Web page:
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Social Service Advocates Criticize Ohio Bill To Restrict Food Stamps And Medicaid

Ohio National Guard Specialist Parris Roberts picks up a box of food at the Greater Cleveland Food Bank food distribution, Thursday, June 11, 2020, in Cleveland.
Tony Dejak
/
AP
Ohio National Guard Specialist Parris Roberts picks up a box of food at the Greater Cleveland Food Bank food distribution, Thursday, June 11, 2020, in Cleveland.

Social service advocates are criticizing an Ohio bill that would toughen eligibility for food stamps and Medicaid benefits.

Beefed up monitoring of changes in food stamp recipients’ income would be required along with photos on state food stamp cards, called EBT cards, under legislation proposed by state Sen. Tim Schaffer (R-Lancaster).

Schaffer also advocates adding some work requirements for recipients of Medicaid, the joint state-federal health care program for poor children and families. The goal of SB17 is to avoid fraud and make sure benefits are going to deserving people, said Schaffer, a long-time proponent of such restrictions.

“Many Ohioans have lost jobs, health insurance, and are suffering food insecurity," Schaffer said in a statement. "They need help, and as long as we ignore the fraud and abuse, these crimes drain our programs of resources from those who need them.”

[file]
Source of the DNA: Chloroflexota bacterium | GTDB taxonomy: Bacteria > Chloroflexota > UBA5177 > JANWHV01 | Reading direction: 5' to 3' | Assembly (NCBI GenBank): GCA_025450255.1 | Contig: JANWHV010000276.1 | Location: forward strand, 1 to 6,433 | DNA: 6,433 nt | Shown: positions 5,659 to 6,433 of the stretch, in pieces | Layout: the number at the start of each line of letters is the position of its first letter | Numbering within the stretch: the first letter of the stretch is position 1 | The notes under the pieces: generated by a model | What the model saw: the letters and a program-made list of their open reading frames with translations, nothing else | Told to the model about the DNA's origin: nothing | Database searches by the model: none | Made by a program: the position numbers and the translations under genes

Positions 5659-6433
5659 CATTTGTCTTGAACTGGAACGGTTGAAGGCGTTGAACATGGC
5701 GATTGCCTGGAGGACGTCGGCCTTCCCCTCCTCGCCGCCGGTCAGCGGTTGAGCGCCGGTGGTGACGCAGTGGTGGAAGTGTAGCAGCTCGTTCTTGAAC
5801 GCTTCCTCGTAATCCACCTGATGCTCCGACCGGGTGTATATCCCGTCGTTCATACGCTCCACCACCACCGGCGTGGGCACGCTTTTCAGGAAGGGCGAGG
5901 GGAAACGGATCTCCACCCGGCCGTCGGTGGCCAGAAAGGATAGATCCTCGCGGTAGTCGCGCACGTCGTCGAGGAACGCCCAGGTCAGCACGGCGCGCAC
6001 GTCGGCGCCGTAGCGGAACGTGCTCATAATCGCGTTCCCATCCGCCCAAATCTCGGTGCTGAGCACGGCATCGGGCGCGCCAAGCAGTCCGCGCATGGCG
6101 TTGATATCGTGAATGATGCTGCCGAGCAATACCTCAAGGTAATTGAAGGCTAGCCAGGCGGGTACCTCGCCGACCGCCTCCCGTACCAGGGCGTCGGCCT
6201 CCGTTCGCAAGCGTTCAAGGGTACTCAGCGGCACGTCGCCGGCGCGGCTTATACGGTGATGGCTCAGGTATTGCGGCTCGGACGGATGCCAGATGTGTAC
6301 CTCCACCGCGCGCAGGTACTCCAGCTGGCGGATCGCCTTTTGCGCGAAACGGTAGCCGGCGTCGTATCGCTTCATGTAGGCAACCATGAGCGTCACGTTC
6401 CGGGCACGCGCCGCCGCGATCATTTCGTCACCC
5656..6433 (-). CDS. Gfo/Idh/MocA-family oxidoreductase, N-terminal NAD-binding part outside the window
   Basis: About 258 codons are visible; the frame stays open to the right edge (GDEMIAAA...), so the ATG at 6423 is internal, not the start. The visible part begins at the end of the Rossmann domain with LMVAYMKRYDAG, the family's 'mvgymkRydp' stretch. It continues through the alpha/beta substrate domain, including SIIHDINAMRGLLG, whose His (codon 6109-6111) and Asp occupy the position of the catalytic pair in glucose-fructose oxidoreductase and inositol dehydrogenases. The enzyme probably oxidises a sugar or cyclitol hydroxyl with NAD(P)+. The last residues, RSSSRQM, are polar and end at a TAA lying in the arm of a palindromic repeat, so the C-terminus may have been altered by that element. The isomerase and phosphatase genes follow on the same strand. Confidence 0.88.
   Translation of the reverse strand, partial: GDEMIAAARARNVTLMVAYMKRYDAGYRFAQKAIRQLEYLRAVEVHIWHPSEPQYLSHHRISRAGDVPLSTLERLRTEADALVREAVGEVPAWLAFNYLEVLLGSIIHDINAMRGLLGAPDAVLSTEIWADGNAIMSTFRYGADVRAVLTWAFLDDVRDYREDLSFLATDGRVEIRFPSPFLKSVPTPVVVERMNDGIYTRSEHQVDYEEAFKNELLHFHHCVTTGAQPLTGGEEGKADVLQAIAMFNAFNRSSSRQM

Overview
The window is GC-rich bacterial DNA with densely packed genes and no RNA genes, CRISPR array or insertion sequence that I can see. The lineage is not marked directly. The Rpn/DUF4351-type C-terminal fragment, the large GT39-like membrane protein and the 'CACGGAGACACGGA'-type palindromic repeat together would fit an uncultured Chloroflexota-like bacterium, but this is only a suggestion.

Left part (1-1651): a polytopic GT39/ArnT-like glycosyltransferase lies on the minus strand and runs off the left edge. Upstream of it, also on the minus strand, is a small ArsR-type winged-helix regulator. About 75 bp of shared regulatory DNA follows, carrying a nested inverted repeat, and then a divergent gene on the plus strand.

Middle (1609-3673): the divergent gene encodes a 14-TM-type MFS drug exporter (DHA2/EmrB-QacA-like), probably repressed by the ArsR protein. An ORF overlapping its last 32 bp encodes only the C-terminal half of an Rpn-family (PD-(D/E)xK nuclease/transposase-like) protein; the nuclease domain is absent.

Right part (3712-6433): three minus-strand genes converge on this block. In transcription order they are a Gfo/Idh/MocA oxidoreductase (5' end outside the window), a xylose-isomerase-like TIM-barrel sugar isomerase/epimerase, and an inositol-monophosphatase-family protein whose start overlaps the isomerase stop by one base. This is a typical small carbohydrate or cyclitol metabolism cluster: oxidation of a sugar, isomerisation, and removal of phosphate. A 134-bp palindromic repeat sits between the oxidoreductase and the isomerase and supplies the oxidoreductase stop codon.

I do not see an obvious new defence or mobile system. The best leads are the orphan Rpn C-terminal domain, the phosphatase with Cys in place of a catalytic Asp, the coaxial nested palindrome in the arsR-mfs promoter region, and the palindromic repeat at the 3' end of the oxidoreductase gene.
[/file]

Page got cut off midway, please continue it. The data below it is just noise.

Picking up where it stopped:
However, officials representing county human services agencies, Ohio food banks and others testified before the Senate Government Oversight and Reform Committee on Wednesday that the legislation would further strain Ohio's safety net system during the pandemic, Gongwer News Service reported.

Joel Potts, executive director of the Ohio Job and Family Services Directors’ Association, said that there is no evidence of rampant fraud in the state welfare system and the requirements would create additional costs and unnecessary bureaucracy.

Lisa Hamler-Fugitt, Ohio Association of Foodbanks executive directors, said the timing of the bill is bad because of the increase in households struggling to put food on the table during the coronavirus pandemic. The organization also criticized SB17 for making public benefits more stigmatizing.

"I have a very difficult time when I see families who are foregoing a very basic food benefit because of the bureaucracy they have to go through," Hamler-Fugitt said. "We have to protect the rights of the individuals who are eligible for SNAP."